42 Coronavirus (COVID-19) Vaccinations, Our World in Data, accessed 9 September 2021; World Bank data, accessed 9 September 2021

43 For example, the International Monetary Fund has said that the main fault line in the global economy in the coming years would be between countries with high and low vaccination rates.
IMF predicts UK economic bounce-back this year to match resurgent US, Sky News, 27 July 2021

44 International Committee of the Red Cross (GHS0023) para 10–11; STOPAIDS, on behalf of the Missing Medicines Coalition, Global Justice Now, Just Treatment, Students For Global Health UK, Doctor Mohga Kamal-Yanni (GHS0021) para 9.2.14.

45 Foreign, Commonwealth and Development Office (GHS0006) para 23 iv

46 UK begins donating millions of COVID-19 vaccines overseas, FCDO, Department of Health and Social Care, The Rt Hon Sajid Javid MP, and The Rt Hon Dominic Raab MP, 28 July 2021
Vaccinations in United Kingdom, Coronavirus (COVID-19) in the UK, accessed 29 July 2021

48 Including: Q58 [Dr John Nkengasong]; Q60 [Mark Eccleston-Turner]; Médecins Sans Frontières (MSF) (GHS0004); STOPAIDS, on behalf of the Missing Medicines Coalition, Global Justice Now, Just Treatment, Students For Global Health UK, Doctor Mohga Kamal-Yanni (GHS0021) para 9

49 Q44 [Dr John Nkengasong]; Q56 [Mark Eccleston-Turner]

50 Q118 [Rt Hon Jeremy Hunt MP]

51 The Minister told us “no one is safe until everybody is safe, so yes, it is important that we vaccinate our citizens here at home, but the Prime Minister has been very clear about equitable access”.
Q212, Q217 [Wendy Morton MP, Minister for European Neighbourhood and the Americas]

52 UK to donate 100 million coronavirus vaccine doses, Prime Minister’s Office, 10 Downing Street and The Rt Hon Boris Johnson MP, 11 June 2021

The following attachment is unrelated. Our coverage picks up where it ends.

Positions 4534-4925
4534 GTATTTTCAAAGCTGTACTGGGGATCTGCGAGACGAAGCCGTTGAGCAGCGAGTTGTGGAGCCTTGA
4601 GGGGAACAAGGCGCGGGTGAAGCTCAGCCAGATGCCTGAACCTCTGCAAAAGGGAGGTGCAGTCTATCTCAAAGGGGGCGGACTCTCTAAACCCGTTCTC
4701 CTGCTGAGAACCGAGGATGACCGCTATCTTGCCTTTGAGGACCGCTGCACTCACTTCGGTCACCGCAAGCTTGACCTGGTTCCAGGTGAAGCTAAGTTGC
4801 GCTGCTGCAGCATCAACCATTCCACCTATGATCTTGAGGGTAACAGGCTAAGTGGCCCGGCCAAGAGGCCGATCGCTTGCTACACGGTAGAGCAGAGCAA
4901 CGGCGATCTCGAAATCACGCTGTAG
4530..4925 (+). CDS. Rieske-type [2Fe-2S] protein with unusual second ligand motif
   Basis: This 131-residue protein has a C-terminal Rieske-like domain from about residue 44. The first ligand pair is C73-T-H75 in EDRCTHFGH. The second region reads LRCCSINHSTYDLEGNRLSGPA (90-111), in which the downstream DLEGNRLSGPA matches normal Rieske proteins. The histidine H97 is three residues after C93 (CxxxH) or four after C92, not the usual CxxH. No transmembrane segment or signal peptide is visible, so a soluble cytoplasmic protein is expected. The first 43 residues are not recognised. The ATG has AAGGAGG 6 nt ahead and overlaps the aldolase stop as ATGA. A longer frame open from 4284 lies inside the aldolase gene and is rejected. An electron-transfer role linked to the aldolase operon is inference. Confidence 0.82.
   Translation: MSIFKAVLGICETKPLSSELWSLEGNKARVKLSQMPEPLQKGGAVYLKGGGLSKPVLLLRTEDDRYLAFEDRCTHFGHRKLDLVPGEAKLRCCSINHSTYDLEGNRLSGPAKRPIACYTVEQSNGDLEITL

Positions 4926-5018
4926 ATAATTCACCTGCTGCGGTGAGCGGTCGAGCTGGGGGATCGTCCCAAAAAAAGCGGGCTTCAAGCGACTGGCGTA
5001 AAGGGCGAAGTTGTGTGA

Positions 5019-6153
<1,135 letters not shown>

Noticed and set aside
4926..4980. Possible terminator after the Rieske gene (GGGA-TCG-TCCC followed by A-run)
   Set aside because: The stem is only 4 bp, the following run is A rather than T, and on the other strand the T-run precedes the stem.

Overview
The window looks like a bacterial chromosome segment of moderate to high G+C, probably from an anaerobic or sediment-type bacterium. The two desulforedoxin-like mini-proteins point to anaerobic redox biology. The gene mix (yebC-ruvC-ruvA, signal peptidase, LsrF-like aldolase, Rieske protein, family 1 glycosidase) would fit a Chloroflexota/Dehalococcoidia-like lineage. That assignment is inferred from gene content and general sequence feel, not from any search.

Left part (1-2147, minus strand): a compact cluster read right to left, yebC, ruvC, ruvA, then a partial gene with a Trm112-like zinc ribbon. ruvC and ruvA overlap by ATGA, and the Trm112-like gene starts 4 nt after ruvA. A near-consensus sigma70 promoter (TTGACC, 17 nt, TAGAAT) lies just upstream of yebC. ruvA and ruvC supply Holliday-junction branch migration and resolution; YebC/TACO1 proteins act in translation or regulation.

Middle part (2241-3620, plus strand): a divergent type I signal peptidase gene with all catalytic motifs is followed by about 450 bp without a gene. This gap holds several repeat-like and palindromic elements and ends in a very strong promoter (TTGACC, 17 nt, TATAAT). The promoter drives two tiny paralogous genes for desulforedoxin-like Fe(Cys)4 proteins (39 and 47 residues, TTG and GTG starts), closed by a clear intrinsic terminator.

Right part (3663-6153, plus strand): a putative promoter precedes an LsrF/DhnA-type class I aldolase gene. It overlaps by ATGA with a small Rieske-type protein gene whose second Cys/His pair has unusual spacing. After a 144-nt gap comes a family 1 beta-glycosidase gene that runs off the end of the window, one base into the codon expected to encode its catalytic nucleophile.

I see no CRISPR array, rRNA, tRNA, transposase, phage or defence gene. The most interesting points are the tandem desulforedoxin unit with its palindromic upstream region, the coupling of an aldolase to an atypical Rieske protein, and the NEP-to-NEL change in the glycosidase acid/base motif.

54 Q47 [Mark Eccleston-Turner]; Q54 [Dr John Nkengasong]; STOPAIDS, on behalf of the Missing Medicines Coalition, Global Justice Now, Just Treatment, Students For Global Health UK, Doctor Mohga Kamal-Yanni (GHS0021) para 4.2

55 Q54 [Mark Eccleston-Turner]
As of 8 April 2021, the UK had administered some 38 million doses domestically, while COVAX had shipped 38 million globally. The scheme has since overtaken the UK—in early September 2021, COVAX had shipped some 243 million doses globally, while the UK had distributed 92 million doses at home.
COVAX reaches over 100 economies, 42 days after first international delivery, WHO, 8 April 2021; Vaccinations in United Kingdom, Coronavirus (COVID-19) in the UK, accessed 9 September 2021; COVAX vaccine roll-out, GAVI, accessed 9 September 2021

57 ‘We took a huge risk’: the Indian firm making more Covid jabs than anyone, The Guardian, 14 February 2021
However, historian Niall Ferguson told us that: “The notion that we can all be self-sufficient and make our own MRNA vaccines is a complete fantasy”, due to the difficulties of manufacturing in many parts of the world.
Q149 [Niall Ferguson]

58 Q48 [Kiran Mazumdar-Shaw]; Q56 [Mark Eccleston-Turner]; University College London (GHS0005)

59 WHO press conference on coronavirus disease (COVID-19) - 15 July 2021, WHO, 15 July 2021
The FCDO told us: “AstraZeneca has at least a dozen manufacturing partnerships globally, including voluntary licensing agreements like the one with SII [The Serum Institute] in India. […] There is certainly a model there that can be expanded and rolled out.”
Qq219–220 [Darren Welch, Director of Global Health, FCDO]

61 Letter from Nigel Adams MP, FCDO Minister of State for Asia, to Committee Chair, 6 May 2021; Qq218–220 [Wendy Morton MP, Minister for European Neighbourhood and the Americas; Darren Welch, Director of Global Health, FCDO]

62 Q68 [Mark Eccleston-Turner]
As MSF put it: “With millions of pounds of public money going into R&D for future COVID-19 medical technologies, it is critical that the final products are sold ‘at cost’. Pharmaceutical companies must not be allowed to profiteer from public funding when governments are forced to buy back the products whose development they initially funded.”
Médecins Sans Frontières (MSF) (GHS0004)

63 According to MSF: “UK public funding agencies currently have no clear policies in place directing their grantees to ensure effective technology transfer, open-sharing or licensing of COVID-19 medical technologies.”
Médecins Sans Frontières (MSF) (GHS0004)
See also: Q55 [Kiran Mazumdar-Shaw, Mark Eccleston-Turner]; Results UK (GHS0017) part 2; STOPAIDS, on behalf of the Missing Medicines Coalition, Global Justice Now, Just Treatment, Students For Global Health UK, Doctor Mohga Kamal-Yanni (GHS0021) para 7.6